Early childhood pilot programme KidStart grows to become non-profit entity

KidStart home visitor Ms Sua Swee Lee (right) shares tips on how Ms O Lay Hoon can bond more purposefully with her son Jun Cong. PHOTO: COMMUNITY CHEST

SINGAPORE - A successful early childhood pilot programme that provides support to children from low-income homes has expanded so rapidly that it is now registered as a not-for-profit company.

KidStart joins the ranks of other such government-linked companies limited by guarantee (CLG) in Singapore such as SG Enable, which delivers programmes for those with disabilities, and raiSE, which supports social enterprises.

The programme helps low-income families with children up to age six in areas such as child development, nutrition and parent-child interaction.

KidStart Singapore Limited (KSL) was registered on Sept 11 last year as a CLG under the Ministry of Social and Family Development and the Early Childhood Development Agency (ECDA) - four years after the pilot began with an initial target of reaching 1,000 children.

It was first rolled out in Kreta Ayer, Bukit Merah, Taman Jurong, Boon Lay and Geylang Serai during the pilot phase. In the 2020 financial year, it expanded to Woodlands, Bedok and Sembawang.

In the 2021 financial year, it expanded to Ang Mo Kio and Yishun. Next up are Choa Chu Kang, Bukit Batok and Bukit Panjang.

Targets have grown in step with the expansion. In 2019, KidStart raised its beneficiaries target for the next three years to another 5,000 children.

The ECDA-led pilot had promising outcomes, said a KSL spokesman in response to queries. She said: "KSL was set up as a dedicated agency focused on the delivery and scale-up of the KidStart programme."

It has 55 staff, she added, most of whom are professionals who work with families through home visits.

A CLG is usually set up to carry out non-profit-making activities in the public or national interest. It has a corporate status and is governed by the Companies Act. It is liable to pay corporate tax and may qualify for tax deductions or exemptions, but is prohibited from paying dividends and profits to members.

KSL chief executive Rahayu Buang is also director of child development, policy and sector funding at ECDA - the division overseeing the KidStart pilot. This will help ensure a smooth transition and expansion, the KSL spokesman said.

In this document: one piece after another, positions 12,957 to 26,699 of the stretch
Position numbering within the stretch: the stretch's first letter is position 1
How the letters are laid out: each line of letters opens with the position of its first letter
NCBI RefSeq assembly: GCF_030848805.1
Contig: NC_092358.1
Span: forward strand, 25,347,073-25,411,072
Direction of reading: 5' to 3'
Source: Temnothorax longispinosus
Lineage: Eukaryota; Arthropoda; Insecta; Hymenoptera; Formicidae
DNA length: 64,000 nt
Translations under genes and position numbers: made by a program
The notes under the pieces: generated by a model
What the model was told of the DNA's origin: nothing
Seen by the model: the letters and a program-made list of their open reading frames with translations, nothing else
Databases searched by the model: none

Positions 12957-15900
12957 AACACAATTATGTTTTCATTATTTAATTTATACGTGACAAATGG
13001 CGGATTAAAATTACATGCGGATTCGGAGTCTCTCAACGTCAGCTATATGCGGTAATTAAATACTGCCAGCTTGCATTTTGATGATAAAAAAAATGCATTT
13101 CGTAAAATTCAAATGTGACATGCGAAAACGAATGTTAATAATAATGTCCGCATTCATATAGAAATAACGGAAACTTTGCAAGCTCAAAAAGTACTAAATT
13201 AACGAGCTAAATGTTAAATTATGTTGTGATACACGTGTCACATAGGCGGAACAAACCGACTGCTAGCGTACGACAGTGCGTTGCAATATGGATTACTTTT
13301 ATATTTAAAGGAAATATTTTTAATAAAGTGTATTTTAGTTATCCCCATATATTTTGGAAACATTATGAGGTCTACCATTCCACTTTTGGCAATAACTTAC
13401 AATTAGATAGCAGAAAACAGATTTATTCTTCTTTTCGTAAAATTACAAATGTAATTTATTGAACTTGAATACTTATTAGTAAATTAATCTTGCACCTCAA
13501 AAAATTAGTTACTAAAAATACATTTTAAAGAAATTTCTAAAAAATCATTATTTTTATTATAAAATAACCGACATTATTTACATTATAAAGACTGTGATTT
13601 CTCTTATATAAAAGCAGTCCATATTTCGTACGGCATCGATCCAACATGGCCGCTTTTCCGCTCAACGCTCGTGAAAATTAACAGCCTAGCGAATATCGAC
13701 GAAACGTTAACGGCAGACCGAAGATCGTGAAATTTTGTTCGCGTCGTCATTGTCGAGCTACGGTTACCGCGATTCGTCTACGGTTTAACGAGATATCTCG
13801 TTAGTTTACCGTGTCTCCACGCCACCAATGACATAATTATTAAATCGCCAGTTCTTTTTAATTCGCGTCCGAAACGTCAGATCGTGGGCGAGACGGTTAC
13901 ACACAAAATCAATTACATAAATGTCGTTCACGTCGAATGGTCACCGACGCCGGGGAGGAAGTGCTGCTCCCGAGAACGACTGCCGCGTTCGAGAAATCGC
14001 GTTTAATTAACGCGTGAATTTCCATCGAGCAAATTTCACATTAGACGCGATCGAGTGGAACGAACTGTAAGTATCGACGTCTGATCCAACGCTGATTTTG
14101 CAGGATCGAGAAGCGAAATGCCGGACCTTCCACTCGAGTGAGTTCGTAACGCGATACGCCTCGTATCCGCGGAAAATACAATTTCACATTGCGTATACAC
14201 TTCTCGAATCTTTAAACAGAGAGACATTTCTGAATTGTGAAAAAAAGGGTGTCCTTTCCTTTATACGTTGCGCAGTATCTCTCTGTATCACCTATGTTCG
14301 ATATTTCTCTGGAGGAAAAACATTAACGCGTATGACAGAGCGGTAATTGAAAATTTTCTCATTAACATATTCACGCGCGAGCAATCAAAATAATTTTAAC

Before joining ECDA, Madam Rahayu was the chief executive of self-help group Yayasan Mendaki.

KidStart recently launched its social media platforms to reach out to families and the public through a dedicated website, Facebook, Instagram and LinkedIn pages, said the spokesman.

Its spokesman said that the aim is to create greater awareness among parents, key stakeholders and the wider community on the importance of early childhood development, and how they can contribute. KSL is on the lookout for more volunteers, she added.

Volunteers conducting door-to-door outreach to encourage new eligible families to join KidStart. PHOTO: KIDSTART SINGAPORE LIMITED

The KidStart programme includes home visits to provide support in the form of parenting guidance, strategies to manage children, and screening children for developmental milestones.

It also provides support for families enrolling their children in pre-school, and in ensuring that they attend pre-school regularly.

Six social service agencies have been appointed to partner KSL and anchor the programme in different areas. For example, Montfort Care will cover the Kreta Ayer and Bukit Merah areas.

Families get support through home visits

After 14 years of experience working at a childcare centre run by a welfare organisation, Ms Sua Swee Lee joined KidStart.

Ms Sua, 42, said many families who do not enrol their children in pre-school at an early age tend to lose out.

"It's a really crucial window of development for kids in their first few years," she added.

Low-income families need the home-based support because they may not have the capacity to manage young children at home if they are in difficult circumstances or do not get enough support, she said.

Ms Sua was hired as a home visitor last August, amid the rapid expansion of the KidStart programme. Home visitors go to the homes of families every fortnight if possible, and screen children for developmental milestones. They also check on the mental well-being of caregivers and help parents with strategies and activities for their children.

Ms O Lay Hoon, 33, an accounts executive, is among the caregivers Ms Sua visits. She and her 21/2-year-old son Jun Cong were enrolled in KidStart in September 2019.

Ms O said: "As a first-time parent, I did not have much knowledge of how to bring up a child and what the different stages of development were."

She added that she and her husband, a self-employed salesman, 46, learnt a lot from the programme. This included basic child nutrition, and how to manage their son's behaviour and moods.

Virtual check-ins on KidStart families and continuing programme delivery through digital methods during the pandemic. PHOTO: KIDSTART SINGAPORE LIMITED

They also received pointers on how to spend quality time with him and why it is important to reduce screen time on electronic devices - which her parents, who looked after him, did not limit.

She said: "We noticed a drastic improvement in our son's learning and development after we cut down screen time.

"Now he is interested in books and flashcards, which we try to buy for him. If we switch on the TV, he won't look at it. Before, he would sit in front of it and watch for long periods."

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